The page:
Much of the discussion – and laughs – focused on Boehner’s views on the current presidential candidates. Segueing into the topic, Kennedy asked Boehner to be frank given that the event was not being broadcasted, and the former Speaker responded in kind. When specifically asked his opinions on Ted Cruz, Boehner made a face, drawing laughter from the crowd.

“Lucifer in the flesh,” the former speaker said. “I have Democrat friends and Republican friends. I get along with almost everyone, but I have never worked with a more miserable son of a bitch in my life.”

In other news, watch Dylan Matthews cut pieces off of Jim Vanderhei. Slowly.

Being here

[ 28 ] April 28, 2016 |

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A couple of days ago the Wall Street Journal published what almost seemed like a parody of an op-ed, arguing for a third way party — “the Innovation Party,” naturally — that would allow Mark Zuckerberg and Sheryl Sandberg to Lean In on partisan politics, and create a non-ideological hack for civic republicanism, etc.

This text created a target-rich environment for satire, which led Esquire to publish a piece featuring insights such as:

The Innovation Party will be phablet-first, and communicate only via push notifications to smartphones. The only deals it cuts will be with Apple and Google, not with special interests. We will integrate natively with iOS and Android, and spread the message using emojis and GIFs, rather than the earth-killing longform print mailers of yesteryear. This will give us direct access to netizens, so we can be more responsive than any political party in history.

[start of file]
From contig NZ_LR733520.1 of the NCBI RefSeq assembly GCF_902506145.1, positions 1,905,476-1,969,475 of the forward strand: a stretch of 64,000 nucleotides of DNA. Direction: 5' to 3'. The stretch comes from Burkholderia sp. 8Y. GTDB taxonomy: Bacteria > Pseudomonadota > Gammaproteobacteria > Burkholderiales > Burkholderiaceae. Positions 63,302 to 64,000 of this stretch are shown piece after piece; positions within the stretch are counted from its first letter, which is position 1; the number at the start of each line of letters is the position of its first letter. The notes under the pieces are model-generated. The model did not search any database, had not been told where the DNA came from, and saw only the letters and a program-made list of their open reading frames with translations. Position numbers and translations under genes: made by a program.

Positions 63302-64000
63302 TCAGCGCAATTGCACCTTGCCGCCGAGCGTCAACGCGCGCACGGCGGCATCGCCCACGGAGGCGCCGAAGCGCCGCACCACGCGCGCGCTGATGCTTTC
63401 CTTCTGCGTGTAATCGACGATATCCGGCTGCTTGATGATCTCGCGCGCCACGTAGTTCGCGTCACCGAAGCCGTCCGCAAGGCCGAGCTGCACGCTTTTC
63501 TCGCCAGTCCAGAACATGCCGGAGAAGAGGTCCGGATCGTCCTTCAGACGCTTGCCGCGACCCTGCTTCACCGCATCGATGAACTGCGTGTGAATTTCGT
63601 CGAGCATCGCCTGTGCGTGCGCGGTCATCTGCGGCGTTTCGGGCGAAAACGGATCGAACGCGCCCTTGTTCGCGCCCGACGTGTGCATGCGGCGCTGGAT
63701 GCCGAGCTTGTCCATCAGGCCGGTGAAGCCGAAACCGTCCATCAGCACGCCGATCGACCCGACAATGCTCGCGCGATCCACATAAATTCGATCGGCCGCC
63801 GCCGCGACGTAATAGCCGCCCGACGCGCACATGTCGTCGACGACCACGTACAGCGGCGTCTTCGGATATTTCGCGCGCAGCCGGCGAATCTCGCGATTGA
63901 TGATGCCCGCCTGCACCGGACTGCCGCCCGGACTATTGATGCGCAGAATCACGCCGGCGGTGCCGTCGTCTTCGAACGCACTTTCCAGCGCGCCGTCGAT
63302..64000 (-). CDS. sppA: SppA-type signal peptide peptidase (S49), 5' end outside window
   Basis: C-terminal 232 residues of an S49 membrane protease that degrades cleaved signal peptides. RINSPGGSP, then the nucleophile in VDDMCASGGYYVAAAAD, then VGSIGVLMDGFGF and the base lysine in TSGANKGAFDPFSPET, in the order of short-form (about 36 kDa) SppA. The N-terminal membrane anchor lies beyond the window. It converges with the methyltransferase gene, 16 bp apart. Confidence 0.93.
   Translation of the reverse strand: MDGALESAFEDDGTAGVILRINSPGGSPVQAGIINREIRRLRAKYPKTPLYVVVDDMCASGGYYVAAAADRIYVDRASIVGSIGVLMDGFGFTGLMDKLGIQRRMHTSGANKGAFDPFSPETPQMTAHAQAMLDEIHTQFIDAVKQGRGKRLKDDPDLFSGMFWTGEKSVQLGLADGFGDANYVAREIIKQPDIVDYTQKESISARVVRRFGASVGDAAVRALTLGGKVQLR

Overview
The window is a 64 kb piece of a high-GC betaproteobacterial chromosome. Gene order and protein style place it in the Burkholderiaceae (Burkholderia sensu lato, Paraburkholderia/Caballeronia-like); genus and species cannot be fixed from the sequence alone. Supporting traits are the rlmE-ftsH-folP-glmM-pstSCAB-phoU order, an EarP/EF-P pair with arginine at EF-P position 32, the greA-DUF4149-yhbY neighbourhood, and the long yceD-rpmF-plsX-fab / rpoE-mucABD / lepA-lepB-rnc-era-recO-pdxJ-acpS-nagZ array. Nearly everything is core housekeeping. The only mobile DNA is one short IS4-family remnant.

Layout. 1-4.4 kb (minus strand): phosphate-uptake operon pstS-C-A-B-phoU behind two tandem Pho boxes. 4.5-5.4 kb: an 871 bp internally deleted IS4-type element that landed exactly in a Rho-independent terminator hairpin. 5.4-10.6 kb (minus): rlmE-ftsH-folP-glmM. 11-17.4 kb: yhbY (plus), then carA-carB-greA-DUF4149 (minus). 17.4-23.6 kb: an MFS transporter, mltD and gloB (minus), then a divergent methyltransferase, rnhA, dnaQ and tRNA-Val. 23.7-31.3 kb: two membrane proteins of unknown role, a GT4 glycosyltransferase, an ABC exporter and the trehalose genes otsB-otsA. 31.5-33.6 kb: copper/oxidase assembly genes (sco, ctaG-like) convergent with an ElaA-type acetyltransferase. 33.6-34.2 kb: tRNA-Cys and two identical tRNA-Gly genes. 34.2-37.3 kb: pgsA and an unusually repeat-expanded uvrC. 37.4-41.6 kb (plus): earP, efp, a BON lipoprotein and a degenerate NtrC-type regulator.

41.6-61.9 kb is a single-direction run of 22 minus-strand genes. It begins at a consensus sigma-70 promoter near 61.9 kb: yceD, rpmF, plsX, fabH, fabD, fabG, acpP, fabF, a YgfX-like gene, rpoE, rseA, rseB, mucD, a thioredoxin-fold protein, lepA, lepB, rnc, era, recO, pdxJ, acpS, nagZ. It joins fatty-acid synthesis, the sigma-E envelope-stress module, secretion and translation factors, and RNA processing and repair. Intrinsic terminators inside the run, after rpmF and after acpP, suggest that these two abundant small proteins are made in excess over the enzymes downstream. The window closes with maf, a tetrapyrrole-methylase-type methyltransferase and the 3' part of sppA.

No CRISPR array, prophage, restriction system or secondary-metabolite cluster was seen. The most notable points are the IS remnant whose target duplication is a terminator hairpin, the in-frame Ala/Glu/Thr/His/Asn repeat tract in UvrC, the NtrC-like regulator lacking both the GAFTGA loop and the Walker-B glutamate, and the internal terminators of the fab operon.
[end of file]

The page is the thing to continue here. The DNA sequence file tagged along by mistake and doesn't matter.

Now that’s pretty funny — IMO LOL — although admittedly the WSJ piece already read like satire, so this exercise seemed a bit redundant, like satirizing Goldfinger or Donald Trump. But whatever.

The problem was the Esquire piece was run under this byline:

Prof Jeff Jarvis is a Hyperglocal thinkfluencer and a Journalism 3.0 advocate. He is the cofounder @ Mogadishu:REinvent unconference and CEO Mogadishu Capital Partners LLC. Not @JeffJarvis.

That turned out to be a problem because there’s an actual Prof. Jeff Jarvis, who is apparently well-known in certain circles, or at least well known enough to have inspired a parody twitter account, run by somebody supposedly named Rurik Bradbury, who turns out to have been the “real” — assuming that word means anything any more in this postmodern hypertext cyberworld — author of the Esquire item: